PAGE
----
What is Proof of History? How does it work?

All you need to know about Proof of History!

After the introduction of Bitcoin in 2009, alternative currencies like Ethereum developed a better version of the decentralized blockchain system for crypto-traders. The transitions keep coming as new blockchain systems enter the market, each with its own added features and functionalities. 

Solna brought a revolution to the blockchain systems by introducing new consensus mechanism protocols. Making the blockchain network faster, more secure, and scalable. With roughly 65,000 transactions per second (TPS), Solna has outpaced Ethereum (15 TPS) and Bitcoin (7 TPS). Solana has attributed this speed to its innovative consensus mechanism, called Proof-of-History.

Conventionally, the validator nodes solved the mathematical puzzle to validate the block and broadcasted the solution in the network. The nodes then compared the validated block by other nodes with their ledger to confirm its authenticity. The nodes then broadcast their votes on the network and if the blocked receives majority votes, it is added to the blockchain.  

In Solana, the leader node creates a proof of history for each transaction and broadcasts it to the validators. The leaders are the selected computers that create a cryptographic proof of history that is to be validated by the nodes. The nodes then vote on the validity of a transaction and send their votes to the leader node for audit.

The Crypto Trilemma

Blockchain developers often deal with the crypto trilemma while making a scalable, decentralized, and secure blockchain network. Different algorithms and techniques are utilized to improve the key aspects of the network. Thus, making sure that the transactions are authentic and the ownership of the currency is not fraudulent.

Some of the standard features of blockchain are:

  • P2P networking
  • Decentralization
  • Consensus mechanism
  • Transparent transactions
  • Correct verification of transactions

These features are an indispensable part of all the blockchain networks, however, the protocols vary. To put it simply, different blockchain systems have their own way of incorporating these features in their working models.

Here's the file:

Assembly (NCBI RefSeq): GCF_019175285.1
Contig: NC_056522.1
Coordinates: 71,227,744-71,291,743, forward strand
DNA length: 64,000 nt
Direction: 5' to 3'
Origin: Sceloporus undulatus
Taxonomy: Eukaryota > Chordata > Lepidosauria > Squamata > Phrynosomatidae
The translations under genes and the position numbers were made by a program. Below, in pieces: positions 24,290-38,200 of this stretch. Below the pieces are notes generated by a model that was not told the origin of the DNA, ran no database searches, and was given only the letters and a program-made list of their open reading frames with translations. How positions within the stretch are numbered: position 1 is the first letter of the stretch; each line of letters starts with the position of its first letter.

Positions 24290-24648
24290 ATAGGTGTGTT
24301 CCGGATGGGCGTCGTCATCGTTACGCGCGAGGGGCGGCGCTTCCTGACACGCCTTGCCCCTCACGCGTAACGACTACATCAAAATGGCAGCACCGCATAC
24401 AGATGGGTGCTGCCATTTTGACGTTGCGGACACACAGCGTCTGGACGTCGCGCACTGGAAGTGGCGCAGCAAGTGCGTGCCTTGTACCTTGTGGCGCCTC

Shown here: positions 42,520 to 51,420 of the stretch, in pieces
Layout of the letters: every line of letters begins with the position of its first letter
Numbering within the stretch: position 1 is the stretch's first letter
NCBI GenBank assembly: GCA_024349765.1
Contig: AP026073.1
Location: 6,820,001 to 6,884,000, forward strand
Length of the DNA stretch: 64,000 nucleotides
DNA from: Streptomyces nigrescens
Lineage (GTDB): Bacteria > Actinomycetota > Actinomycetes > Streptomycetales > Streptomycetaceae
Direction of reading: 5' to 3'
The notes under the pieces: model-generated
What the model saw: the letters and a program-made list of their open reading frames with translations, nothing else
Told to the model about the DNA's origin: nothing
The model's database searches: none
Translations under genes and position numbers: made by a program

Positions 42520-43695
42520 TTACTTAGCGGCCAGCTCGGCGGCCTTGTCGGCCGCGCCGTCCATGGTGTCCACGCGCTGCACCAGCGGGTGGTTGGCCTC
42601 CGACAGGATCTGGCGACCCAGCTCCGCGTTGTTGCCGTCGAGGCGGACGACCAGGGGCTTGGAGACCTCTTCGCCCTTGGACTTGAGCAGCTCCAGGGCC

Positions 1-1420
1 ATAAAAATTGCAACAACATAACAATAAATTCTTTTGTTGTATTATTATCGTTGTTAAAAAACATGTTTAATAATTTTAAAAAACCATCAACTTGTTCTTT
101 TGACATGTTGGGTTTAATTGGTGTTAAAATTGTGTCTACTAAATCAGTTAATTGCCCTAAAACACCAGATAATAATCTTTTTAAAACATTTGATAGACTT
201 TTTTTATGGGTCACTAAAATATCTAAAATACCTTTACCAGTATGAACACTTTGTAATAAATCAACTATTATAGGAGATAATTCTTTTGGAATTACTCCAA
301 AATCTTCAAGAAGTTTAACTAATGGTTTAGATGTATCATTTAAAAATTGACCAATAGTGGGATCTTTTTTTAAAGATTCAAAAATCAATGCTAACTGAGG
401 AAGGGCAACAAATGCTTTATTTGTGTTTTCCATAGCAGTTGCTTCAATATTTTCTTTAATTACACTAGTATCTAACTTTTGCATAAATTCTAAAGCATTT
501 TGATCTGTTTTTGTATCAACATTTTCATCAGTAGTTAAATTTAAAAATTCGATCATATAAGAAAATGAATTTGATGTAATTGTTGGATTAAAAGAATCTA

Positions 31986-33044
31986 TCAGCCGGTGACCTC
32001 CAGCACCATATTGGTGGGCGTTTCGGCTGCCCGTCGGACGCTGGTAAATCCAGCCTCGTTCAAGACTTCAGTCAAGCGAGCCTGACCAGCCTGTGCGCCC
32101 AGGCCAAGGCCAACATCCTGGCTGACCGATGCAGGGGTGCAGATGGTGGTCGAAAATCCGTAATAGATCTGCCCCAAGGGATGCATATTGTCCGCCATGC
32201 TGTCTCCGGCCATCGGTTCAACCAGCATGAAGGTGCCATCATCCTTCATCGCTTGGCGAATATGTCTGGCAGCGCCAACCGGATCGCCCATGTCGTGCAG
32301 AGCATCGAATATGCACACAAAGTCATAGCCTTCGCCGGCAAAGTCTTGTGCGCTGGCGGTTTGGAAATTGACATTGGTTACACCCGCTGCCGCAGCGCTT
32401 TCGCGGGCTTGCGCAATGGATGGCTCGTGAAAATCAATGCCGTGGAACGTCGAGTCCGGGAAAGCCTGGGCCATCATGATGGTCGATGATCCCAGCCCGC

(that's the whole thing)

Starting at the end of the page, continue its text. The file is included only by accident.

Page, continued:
However, every blockchain network has a mechanism to ensure that the nodes on the network agree on the transactions. That’s why the transactions are transparent and can be proved through computational means. The reason why blockchain networks are so focused on decentralization is that centralized digital currencies are more prone to the government’s influence and hackers. 

Blockchain networks use the basic economic principle of incentives to ensure authenticity. Nodes have to validate a block correctly to get a reward. Similarly, the node is penalized if it validates a fraudulent transaction. This validation is done by complex mathematical algorithms. 

Let’s see how the Proof-of-History mechanism has helped Solana tackle the crypto trilemma.


Proof-of-History (PoH) is mistakenly considered a consensus mechanism. This computational technique has been popularized by the Solana network. It verifies the time between the transactions.

PoH makes network computing faster because the transactions are already sequenced. The nodes do not have to communicate to verify the order. This allows them to quickly validate transactions and add new blocks to the blockchain. The transactions can be seen as input or output signals. When we look deeper into the code, we might only see hexadecimal strings traveling back and forth between the nodes.

Proof of History mechanism requires nodes and master nodes just like any other decentralized peer-to-peer network. The nodes can be of different nature depending on the functionality of the blockchain network. For instance, Solana is for decentralized applications, NFTs and much more. 

However, all the nodes need a routing function in order to be connected to the network. The routing function helps in the discovery of new nodes and connects with them. Routing also allows them to get partially synchronized with other nodes in the network whenever needed. 

Some nodes have a complete backup of the blockchain data, while others only have a few segments of it. To put it simply, all the nodes have different functionality depending on their needs.